General Andrew Jackson

During the War of 1812 General Andrew Jackson led his troops through enemy territory to victory in several tide-turning battles.

In doing so, he greatly aided our nation’s victory in the war. This led to the procurement of millions of acres in the present-day southern United States, including Florida. Just as significant, his victory ignited a spirit of confidence and patriotism across the nation at a time when it was desperately needed.

Early Military

Jackson’s toughness and determination reminded his troops of a firmly rooted Hickory tree, and earned him the nickname “Old Hickory.”

In spite of his frequent disagreements with the government on military actions and of his ragtag troops who frequently tried to go home when their enlistment was up, Jackson caught the nation’s attention by delivering the final blow to end the Creek War.

Part General, Part Everyman

Jackson astounded the country with his sharp strategy in battle and go-getter attitude since he was a “common man” with no formal military training. This, along with winning New Orleans, put Jackson on the map politically for his road to the White House.

President Andrew Jackson

As president, Andrew Jackson strengthened the power of the presidency, defended the Union, gained new respect for the United States in foreign affairs, and pushed the country toward democracy.


General Andrew Jackson’s military exploits painted him as a natural leader who both represented the common man and brought swift action to important matters of the day.

Although his candidacy brought controversy and even deep personal loss upon him, Jackson was beloved by the country whom recognized in him a unique spark they believed would take the nation to new heights.

Changing the Game

Jackson was different. No one like him had ever served as president. He made executive decisions based on his personal beliefs and did what he could to protect the common man.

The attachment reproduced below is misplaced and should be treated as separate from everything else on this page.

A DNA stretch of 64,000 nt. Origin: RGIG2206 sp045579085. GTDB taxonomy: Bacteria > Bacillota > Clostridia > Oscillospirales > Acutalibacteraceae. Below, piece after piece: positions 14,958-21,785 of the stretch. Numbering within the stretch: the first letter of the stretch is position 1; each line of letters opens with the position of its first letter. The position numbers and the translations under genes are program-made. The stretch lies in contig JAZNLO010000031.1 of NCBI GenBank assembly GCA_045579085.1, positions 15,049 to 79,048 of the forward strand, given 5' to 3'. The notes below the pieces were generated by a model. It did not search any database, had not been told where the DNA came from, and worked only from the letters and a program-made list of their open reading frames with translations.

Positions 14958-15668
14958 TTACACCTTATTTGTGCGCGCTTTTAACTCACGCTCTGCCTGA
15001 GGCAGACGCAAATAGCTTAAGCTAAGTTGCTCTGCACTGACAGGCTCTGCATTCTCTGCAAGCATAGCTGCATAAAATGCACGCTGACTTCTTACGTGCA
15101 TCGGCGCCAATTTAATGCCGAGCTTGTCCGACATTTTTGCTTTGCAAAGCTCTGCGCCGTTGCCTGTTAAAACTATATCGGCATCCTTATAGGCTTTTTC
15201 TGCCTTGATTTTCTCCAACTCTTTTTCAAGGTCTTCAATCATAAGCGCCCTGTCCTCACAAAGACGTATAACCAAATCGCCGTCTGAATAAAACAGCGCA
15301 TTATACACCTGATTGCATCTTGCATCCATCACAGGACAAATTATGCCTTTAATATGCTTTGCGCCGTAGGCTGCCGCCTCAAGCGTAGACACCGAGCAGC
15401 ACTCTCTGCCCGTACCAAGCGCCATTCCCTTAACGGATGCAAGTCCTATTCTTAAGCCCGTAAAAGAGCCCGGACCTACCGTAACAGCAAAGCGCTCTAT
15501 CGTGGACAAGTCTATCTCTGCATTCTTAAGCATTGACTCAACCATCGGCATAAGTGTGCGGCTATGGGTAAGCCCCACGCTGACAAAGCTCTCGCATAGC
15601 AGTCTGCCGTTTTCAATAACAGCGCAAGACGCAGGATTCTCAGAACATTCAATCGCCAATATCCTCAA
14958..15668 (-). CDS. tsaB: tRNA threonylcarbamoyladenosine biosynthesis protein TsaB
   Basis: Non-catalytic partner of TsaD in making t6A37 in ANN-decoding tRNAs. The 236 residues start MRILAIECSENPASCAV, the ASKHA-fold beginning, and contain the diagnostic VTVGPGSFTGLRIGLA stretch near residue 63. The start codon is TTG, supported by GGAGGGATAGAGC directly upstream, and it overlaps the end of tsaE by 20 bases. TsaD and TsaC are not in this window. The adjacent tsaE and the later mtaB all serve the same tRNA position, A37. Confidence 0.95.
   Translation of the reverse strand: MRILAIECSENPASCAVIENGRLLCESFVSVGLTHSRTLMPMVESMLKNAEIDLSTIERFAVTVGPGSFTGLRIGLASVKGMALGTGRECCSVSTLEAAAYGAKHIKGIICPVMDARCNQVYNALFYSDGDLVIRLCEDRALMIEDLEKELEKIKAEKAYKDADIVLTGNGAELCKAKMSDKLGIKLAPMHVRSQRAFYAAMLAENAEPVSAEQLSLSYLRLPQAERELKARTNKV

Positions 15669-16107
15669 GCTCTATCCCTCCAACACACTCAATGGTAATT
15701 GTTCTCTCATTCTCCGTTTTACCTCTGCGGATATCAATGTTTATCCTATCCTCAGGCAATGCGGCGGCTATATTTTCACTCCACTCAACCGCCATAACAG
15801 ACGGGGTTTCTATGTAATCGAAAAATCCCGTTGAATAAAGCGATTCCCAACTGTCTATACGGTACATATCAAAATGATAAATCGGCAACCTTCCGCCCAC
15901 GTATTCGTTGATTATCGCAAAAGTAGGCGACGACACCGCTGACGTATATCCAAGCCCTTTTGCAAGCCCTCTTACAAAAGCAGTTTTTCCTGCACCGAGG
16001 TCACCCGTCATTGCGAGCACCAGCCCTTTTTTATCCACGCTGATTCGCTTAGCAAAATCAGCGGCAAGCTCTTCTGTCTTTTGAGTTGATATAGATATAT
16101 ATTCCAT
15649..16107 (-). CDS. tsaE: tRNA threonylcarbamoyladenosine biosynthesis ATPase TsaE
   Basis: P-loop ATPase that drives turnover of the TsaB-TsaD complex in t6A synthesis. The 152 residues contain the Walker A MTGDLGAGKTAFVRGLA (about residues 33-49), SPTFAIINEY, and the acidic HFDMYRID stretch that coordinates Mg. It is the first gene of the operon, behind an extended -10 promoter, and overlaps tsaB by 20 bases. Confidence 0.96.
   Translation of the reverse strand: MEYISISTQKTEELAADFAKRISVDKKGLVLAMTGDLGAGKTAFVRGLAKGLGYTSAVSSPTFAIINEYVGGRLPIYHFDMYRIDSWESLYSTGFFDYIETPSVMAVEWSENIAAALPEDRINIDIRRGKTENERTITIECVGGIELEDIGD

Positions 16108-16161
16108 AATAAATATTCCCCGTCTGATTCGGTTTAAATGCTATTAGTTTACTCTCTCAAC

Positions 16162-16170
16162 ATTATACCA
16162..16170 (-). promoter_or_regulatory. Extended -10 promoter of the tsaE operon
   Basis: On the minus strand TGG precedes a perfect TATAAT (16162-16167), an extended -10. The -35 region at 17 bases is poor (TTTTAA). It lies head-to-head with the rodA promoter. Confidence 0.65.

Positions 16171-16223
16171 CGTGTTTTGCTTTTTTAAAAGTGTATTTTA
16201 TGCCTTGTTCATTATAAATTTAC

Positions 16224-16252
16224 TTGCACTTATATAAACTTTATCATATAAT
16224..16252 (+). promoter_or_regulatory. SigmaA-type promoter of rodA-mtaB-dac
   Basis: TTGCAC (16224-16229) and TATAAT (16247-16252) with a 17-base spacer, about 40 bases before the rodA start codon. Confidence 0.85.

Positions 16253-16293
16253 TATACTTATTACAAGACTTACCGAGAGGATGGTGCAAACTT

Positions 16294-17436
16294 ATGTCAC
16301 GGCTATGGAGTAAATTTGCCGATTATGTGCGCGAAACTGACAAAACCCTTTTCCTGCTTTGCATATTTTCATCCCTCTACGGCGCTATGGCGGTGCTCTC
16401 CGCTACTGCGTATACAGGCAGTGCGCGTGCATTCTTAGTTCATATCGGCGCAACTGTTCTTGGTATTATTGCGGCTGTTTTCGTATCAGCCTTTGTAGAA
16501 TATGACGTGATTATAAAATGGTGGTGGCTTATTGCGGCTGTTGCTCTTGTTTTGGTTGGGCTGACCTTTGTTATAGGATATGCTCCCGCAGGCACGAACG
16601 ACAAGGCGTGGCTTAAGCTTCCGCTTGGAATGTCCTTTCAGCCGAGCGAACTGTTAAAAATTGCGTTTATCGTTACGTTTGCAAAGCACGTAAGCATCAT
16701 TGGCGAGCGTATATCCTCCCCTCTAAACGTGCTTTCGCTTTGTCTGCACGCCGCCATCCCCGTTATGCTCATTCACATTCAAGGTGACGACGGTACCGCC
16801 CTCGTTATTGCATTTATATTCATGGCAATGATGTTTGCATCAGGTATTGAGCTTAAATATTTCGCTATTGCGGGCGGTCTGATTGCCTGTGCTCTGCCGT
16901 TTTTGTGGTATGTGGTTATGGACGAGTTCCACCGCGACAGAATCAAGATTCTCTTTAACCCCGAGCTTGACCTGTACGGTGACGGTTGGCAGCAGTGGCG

Besides the tremendous work he achieved in office and in the military, President Jackson left a legacy resulting from his unorthodox, action-first mentality that pushed the boundaries for what both the president and the nation could achieve.

Jackson’s Legacy

Even today, Andrew Jackson is still awash in a storm of controversy. His life is full of contradiction, much like the country he helped build. One of his earliest biographers called him “a democratic autocrat” and “an atrocious saint.”

Without fail, every generation of historians has reshaped and revised our understanding of Jackson and will no doubt continue to do so. The reason is simple; Andrew Jackson is inextricably woven into the fabric of America.

The Age of Jackson

America during the Age of Jackson was a nation brimming with possibility and growing into a golden, young adulthood. Though born far from the wealth of the northern elite, Jackson was able to expand the powers of the President beyond any before him. The result was indelible changes in the government.

Though Jackson also fought hard to restore a nation of “We the People” and give voice to all those he represented as President, this expansion of democracy did not include everyone. Slavery remained a pervasive part of American society as did the continuing displacement of Native Americans. Opportunities for women and free blacks were still largely nonexistent under Jackson’s presidency.

Nevertheless, Jackson helped to inspire a uniquely American sense of promise and hope; the idea that anyone can succeed through hard work and natural ability, rather than through unearned power and privilege.

In his farewell address, which he gave on the 4th of March, in 1837, Jackson said:

I thank God that my life has been spent in a land of liberty and that He has given me a heart to love my country with the affection of a son.

This image, depicting a portrait of Andrew Jackson, shows us how he appeared about five years before he was elected President. Thomas Sully created the painting in 1824.

Click on the image for a better view.

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Author: Carole D. Bos, J.D. 5197stories and lessons created

Original Release: Oct 07, 2013

Updated Last Revision: Jun 02, 2016

Media Credits

Image online, courtesy Wikimedia Commons.